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Why Commonly Used Pesticides May Be To Blame for the Deaths of So Many Members of My Farming Family

We need to delve deeply into the potential link between a widely used chemical and the health of our food producers and their communities.
 
 
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My family has gotten a lot smaller lately. My mother died in 2004, my father in 2007, and my uncle in 2008.

I’ve done the five stages of grief, as introduced by Elisabeth Kübler-Ross in 1969, but not exactly as she described. It’s true that I initially felt denial: “I’m a lucky person; this can't be happening.” Then I was angry and felt sorry for myself. Then, at least during my mother’s struggle with pancreatic cancer, I hit the bargaining table. Mom was a Sunday school teacher when I was little, so I pleaded with God: “Please let the diagnosis be wrong, please let the chemo work, please don’t let the good die young.” To hedge my bets, I occasionally promised, “if she can beat the odds, I’ll volunteer at the local cancer center and I’ll donate my life savings to research.” It didn’t work. In less than four months, she was dead.

Depression crept in, and this stage held me in its grip for a long time. I gained acceptance a year or two after my mother’s death—she would’ve wanted me to—but this stage eluded me with the loss of my father and my uncle. Now, I’m just angry. Outraged, in fact.

My father had stomach cancer. My uncle had prostate cancer. Both were farmers.

I can remember when the two of them would come in from the fields covered with fine, white powder. The only part of their bodies that wasn’t white was the top of their heads when they took off their caps before sitting down to lunch. Dad said it was DDT, a pesticide that was banned in 1972 after Rachel Carson alerted the nation to its danger.

Today there are lots of other pesticides and genetically modified seeds to combat corn borers and other insects. As for weeds, the most popular herbicide, by far, was and still is atrazine, first registered for use in the United States in the late 1950s. I remember asking my father about it sometime after I went to college and started worrying about toxins in our air and drinking water. He shrugged off my concerns, convinced that atrazine had no effect on humans and dissipated from the environment rapidly anyway. I felt a continuing sense of unease, suspicious that he and my uncle were breathing it and all of us were drinking it every time we turned on the tap.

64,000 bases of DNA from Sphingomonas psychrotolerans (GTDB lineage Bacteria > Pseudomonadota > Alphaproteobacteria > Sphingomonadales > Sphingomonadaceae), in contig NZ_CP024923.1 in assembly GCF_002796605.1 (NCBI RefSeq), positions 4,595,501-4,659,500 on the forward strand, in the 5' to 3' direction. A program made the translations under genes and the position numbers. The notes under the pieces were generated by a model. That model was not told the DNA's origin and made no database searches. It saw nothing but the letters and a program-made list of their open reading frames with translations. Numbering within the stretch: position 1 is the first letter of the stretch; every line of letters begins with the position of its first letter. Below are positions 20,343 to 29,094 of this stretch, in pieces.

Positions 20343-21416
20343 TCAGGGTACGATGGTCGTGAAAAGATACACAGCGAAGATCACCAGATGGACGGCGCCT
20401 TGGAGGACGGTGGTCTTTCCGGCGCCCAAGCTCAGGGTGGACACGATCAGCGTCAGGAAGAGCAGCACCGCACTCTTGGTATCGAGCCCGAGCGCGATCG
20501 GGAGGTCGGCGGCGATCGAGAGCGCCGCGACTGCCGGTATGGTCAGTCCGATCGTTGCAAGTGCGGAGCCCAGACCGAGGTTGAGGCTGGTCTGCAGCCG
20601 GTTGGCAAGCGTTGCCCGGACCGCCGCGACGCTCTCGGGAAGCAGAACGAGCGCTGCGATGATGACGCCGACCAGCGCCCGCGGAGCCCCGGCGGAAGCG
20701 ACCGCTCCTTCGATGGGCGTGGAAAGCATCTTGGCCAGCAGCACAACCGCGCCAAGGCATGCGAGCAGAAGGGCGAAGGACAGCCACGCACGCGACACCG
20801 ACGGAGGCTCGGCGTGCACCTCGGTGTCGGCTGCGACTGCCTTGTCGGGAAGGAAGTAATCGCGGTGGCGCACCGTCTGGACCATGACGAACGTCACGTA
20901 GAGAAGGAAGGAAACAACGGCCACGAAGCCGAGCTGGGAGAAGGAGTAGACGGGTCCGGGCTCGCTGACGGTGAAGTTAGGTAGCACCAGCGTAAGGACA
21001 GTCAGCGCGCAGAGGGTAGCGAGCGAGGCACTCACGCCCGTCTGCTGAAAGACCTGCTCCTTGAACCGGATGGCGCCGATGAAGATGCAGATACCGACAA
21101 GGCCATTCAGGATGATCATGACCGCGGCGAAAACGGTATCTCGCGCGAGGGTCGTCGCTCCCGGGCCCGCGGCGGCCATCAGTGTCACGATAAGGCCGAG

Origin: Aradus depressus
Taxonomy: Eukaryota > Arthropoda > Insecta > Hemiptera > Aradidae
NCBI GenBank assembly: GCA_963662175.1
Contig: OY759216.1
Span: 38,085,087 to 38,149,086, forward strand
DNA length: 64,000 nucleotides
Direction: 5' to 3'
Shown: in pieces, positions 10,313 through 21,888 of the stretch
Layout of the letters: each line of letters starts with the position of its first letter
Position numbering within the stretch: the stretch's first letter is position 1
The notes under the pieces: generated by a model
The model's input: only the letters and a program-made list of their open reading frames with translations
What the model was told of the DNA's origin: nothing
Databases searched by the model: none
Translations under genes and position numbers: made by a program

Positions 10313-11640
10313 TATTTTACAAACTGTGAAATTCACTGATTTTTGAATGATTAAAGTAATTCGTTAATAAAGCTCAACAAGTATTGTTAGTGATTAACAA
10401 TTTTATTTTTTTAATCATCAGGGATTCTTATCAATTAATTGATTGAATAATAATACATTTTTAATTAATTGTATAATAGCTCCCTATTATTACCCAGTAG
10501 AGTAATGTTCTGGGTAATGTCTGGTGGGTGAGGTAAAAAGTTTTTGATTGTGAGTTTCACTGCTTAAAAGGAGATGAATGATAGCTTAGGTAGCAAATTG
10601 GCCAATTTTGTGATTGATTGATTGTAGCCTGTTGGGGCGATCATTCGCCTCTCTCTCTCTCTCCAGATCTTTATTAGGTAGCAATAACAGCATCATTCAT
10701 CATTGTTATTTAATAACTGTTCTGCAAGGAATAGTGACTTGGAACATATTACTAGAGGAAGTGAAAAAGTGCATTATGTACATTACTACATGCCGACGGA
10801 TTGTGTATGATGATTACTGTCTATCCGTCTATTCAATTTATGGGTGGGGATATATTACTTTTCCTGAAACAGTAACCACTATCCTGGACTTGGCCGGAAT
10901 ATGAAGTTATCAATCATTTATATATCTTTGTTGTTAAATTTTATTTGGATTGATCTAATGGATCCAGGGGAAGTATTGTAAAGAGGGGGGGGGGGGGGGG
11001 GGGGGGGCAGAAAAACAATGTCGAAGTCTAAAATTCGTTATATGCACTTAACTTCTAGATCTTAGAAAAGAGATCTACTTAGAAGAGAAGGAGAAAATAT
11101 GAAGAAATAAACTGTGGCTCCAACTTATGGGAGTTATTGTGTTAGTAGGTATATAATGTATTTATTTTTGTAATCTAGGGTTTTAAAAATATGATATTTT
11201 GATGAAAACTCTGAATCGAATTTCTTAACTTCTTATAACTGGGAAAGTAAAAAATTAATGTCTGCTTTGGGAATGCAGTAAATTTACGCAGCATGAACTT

Studies show a link between atrazine and prostate cancer. At least one study [PDF] of farm communities in Ontario, Canada, found higher rates of stomach cancer in areas with high levels of atrazine in the drinking water. If my sisters or I develop breast cancer, atrazine may be to blame. There seems to be little to no evidence that exposure to atrazine causes pancreatic cancer, but then again maybe it’s because no one has looked for it.

That may soon change. Last fall the U.S. EPA announced a review of atrazine’s federal registration (see August 2009 posts by Rena Steinzor and Holly Doremus). The announcement came on the heels of a report documenting widespread exposure throughout U.S. farm states, and a growing body of evidence of health effects even at low-exposure levels. (See the Pesticide Action Network's report, The Syngenta Corporation and Atrazine: The Cost to the Land, People and Democracy).

Atrazine is one of the most commonly detected herbicides in water. A government map of atrazine in the groundwater of agricultural states shows an alarming blotch of bright red throughout western Iowa, where I grew up, and eastern Nebraska, where I currently live. The red depicts the highest levels of atrazine detection in shallow groundwater (over 75%). An EPA monitoring program found that 94 of 136 public water systems tested between 2003 and 2005 had atrazine concentrations above the federal drinking water standard of three parts per billion.

 
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